One point, President Obama has said, you know, was it, you know, maybe just some prints from Dubai who was like trying to hide from his wives or something. So it looked pretty suspicious, this guy who was keeping a low profile, but you could, you know, as the red team - when the red team did their work if they were other explanations that could be put onto that, the alternative explanations. They weren't as good as the explanations generally speaking that this was bin Laden, but...

DAVIES: You know, maybe you should just explain. When you say the red team, you mean this was the point in which they specifically said - they appointed this group of people and said give us an alternative explanation. Convince us that this is not bin Laden, right?

BERGEN: Right. The CIA had been doing a lot of thinking about what other reasons, what other kind of explanations could there possibly be. The red team came in. They were people who generally had not worked on the case already. Some of them came from the National Counterterrorism Center; two of them came from within the agency. You know, they kicked the tires. They only - they had very limited time. They had about 48 hours to sort of basically look at all the data. And, of course, there wasn't a lot of data.

One of the sort of great remarks in the book, I think, is from deputy CIA Director Michael Morell who says at one point to President Obama in terms of available data points there was a better circumstantial case that Iraq had weapons of mass destruction than bin Laden is living in the Abbottabad compound, which is, I think, is a pretty amazing comment. This was in the last week. This is when President Obama was having the last meetings of his National Security Council about this. And, you know, generally when you want to make a decision like this your level of certitude you kind of want it to go up, not to go down. And I quote Tony Blinken, who is national security advisor to, you know, Vice President Joe Biden and, you know, he says that the numbers kind of were sort of going down during this process from, you know, 70-30 two suddenly 50-50. You know, clearly that was making some people uncomfortable. And Bob Gates, the Defense secretary in particular found the red team assessments to be persuasive - not persuasive that bin Laden was there but persuasive that he might well not be there.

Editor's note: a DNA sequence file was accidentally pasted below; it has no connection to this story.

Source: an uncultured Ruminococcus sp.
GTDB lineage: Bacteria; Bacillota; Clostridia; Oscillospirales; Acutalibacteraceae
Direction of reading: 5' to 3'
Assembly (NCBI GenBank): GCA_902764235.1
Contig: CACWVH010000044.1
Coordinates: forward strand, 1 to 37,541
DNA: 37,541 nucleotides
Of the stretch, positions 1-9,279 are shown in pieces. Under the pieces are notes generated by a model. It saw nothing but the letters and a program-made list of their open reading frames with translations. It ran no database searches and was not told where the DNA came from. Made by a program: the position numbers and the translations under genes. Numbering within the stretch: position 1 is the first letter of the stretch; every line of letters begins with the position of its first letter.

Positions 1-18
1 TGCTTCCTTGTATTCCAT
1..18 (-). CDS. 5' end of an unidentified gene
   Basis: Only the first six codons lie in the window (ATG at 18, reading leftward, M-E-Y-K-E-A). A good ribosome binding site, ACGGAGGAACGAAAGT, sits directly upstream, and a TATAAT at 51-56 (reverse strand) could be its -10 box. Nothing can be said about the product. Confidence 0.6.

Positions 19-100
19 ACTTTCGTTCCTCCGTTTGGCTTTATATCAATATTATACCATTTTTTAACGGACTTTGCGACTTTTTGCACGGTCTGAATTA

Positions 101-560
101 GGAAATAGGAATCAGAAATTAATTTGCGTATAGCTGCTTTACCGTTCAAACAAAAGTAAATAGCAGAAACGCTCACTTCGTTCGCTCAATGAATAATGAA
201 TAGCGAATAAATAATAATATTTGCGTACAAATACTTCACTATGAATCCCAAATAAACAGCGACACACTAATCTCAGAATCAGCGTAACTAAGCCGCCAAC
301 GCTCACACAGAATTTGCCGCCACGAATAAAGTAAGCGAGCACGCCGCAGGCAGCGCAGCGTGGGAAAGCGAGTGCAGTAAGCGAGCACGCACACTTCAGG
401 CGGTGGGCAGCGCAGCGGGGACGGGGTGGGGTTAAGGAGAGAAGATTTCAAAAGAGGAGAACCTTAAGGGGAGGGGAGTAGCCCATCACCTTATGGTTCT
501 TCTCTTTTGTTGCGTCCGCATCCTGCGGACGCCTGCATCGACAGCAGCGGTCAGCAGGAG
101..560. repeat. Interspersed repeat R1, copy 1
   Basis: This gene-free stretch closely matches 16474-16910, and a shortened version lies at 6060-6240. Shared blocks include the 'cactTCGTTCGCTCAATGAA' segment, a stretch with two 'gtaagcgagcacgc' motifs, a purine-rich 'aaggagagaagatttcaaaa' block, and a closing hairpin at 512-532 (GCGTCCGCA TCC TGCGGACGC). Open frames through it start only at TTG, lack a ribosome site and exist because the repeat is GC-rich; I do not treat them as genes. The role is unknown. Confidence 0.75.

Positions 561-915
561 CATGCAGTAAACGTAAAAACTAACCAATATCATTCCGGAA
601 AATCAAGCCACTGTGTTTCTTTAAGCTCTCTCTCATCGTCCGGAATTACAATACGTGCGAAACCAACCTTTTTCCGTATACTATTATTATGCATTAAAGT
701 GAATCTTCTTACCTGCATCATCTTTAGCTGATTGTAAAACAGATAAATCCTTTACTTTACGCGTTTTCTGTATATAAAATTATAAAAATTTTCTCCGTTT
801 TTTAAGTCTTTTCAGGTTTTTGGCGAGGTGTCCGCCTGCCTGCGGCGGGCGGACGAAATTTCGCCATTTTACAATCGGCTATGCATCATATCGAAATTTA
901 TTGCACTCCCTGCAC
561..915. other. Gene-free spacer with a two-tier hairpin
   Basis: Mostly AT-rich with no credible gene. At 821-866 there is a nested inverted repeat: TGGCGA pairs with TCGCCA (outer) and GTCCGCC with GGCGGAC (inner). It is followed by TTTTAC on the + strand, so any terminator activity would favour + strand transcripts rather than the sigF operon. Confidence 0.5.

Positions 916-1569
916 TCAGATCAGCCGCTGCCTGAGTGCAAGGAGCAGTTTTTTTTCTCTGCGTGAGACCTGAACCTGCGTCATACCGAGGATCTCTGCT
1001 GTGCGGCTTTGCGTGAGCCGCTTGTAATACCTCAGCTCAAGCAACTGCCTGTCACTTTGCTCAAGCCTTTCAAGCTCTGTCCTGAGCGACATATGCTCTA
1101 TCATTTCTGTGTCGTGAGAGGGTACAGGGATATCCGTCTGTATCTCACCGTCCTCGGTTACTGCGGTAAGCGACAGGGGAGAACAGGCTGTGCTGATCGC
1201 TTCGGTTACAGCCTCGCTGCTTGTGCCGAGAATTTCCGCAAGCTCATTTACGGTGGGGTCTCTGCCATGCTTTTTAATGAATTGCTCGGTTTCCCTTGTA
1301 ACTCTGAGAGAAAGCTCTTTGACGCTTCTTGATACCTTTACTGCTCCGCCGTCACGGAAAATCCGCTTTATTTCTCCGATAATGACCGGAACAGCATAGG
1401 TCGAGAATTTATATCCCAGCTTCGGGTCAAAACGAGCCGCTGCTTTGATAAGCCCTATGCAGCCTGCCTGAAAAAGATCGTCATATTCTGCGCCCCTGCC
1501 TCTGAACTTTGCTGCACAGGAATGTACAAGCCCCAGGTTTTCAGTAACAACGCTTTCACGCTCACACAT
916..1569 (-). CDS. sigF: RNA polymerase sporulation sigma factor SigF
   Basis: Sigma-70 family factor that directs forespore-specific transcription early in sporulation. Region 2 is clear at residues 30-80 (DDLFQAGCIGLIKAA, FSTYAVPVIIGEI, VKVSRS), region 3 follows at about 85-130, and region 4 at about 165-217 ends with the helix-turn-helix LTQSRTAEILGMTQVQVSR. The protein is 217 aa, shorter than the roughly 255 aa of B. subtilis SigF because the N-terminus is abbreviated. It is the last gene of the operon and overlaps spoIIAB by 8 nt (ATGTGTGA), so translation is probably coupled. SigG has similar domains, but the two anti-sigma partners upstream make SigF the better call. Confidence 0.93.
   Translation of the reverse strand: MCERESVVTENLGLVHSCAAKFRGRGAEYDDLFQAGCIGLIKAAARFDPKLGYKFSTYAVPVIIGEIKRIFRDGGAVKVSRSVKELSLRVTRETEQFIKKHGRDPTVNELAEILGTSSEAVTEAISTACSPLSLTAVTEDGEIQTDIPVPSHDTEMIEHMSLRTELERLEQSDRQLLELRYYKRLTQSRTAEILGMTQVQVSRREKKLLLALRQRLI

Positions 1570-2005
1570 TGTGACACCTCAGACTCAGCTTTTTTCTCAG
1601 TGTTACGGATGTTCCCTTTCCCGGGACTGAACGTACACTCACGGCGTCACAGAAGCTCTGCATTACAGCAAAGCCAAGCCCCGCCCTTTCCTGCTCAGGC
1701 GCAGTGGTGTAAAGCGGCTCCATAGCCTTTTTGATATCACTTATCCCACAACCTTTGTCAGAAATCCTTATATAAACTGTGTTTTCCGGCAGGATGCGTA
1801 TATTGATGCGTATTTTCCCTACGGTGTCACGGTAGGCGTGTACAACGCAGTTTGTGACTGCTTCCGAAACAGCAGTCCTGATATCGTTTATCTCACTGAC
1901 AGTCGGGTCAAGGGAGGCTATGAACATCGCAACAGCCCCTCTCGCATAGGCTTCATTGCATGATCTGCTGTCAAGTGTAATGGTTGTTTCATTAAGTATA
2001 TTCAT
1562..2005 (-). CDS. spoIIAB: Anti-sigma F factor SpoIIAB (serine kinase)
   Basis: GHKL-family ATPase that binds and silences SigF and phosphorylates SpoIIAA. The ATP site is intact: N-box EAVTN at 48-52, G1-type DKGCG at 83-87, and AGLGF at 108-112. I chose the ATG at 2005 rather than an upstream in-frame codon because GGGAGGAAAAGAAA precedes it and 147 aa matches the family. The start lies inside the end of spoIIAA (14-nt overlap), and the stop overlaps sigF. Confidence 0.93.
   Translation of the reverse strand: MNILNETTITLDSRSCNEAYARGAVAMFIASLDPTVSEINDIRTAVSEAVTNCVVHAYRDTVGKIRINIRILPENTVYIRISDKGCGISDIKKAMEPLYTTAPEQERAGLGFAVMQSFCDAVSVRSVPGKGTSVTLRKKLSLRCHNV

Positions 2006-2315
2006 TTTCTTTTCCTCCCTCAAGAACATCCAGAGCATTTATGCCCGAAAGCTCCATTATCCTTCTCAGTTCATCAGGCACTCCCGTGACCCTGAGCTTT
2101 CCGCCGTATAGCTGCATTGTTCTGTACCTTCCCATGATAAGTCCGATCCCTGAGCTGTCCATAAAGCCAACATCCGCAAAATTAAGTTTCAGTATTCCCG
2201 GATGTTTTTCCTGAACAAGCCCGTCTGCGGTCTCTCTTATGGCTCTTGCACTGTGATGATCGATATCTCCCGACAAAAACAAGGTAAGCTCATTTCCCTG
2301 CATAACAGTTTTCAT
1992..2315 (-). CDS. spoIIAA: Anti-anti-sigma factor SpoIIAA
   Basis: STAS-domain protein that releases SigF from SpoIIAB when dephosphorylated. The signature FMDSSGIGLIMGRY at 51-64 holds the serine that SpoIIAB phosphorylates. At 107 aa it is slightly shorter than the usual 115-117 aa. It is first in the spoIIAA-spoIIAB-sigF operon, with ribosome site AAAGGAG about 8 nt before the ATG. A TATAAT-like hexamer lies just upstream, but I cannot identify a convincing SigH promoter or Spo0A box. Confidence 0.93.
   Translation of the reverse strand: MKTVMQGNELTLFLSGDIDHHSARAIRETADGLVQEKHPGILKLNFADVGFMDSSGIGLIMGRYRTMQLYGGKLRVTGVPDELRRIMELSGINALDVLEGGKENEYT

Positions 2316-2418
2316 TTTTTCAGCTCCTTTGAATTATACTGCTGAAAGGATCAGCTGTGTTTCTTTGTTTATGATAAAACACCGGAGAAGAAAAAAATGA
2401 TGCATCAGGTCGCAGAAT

DAVIES: And one of the interesting points, and I don't remember whether this was your observation or one of the people that you interviewed was, that while there was no consensus here and some senior people, including the vice president, thought that they shouldn't proceed with the raid. That the closer you got to the people who had been with this issue for a long time, the more convinced they were that it was the right thing to do.

BERGEN: That's right. So the people who had been on what's the bin Laden account, which is sort of the term of art that the agency uses, I mean some of them were up at 90 percent that bin Laden was there, this is the right thing to do. And, of course, Leon Panetta, who was then the director of the CIA, he was by far the most persuasive person at that final National Security Council meeting to make it, you know, basically to go at.

DAVIES: So this was a fascinating dilemma. I mean there was no one saying we know bin Laden is there. It was a circumstantial case that you could evaluate in many different ways. But the other thing that they had to evaluate, apart from the certainty or uncertainty that bin Laden was living in this compound, was how risky this was operationally to have a crew go in and...


DAVIES: ...and take him out. You want to just talk a little bit about some of, you know, they rejected some things like a drone strike. But once you decided you were going to send a team, how risky an operation was that? How difficult?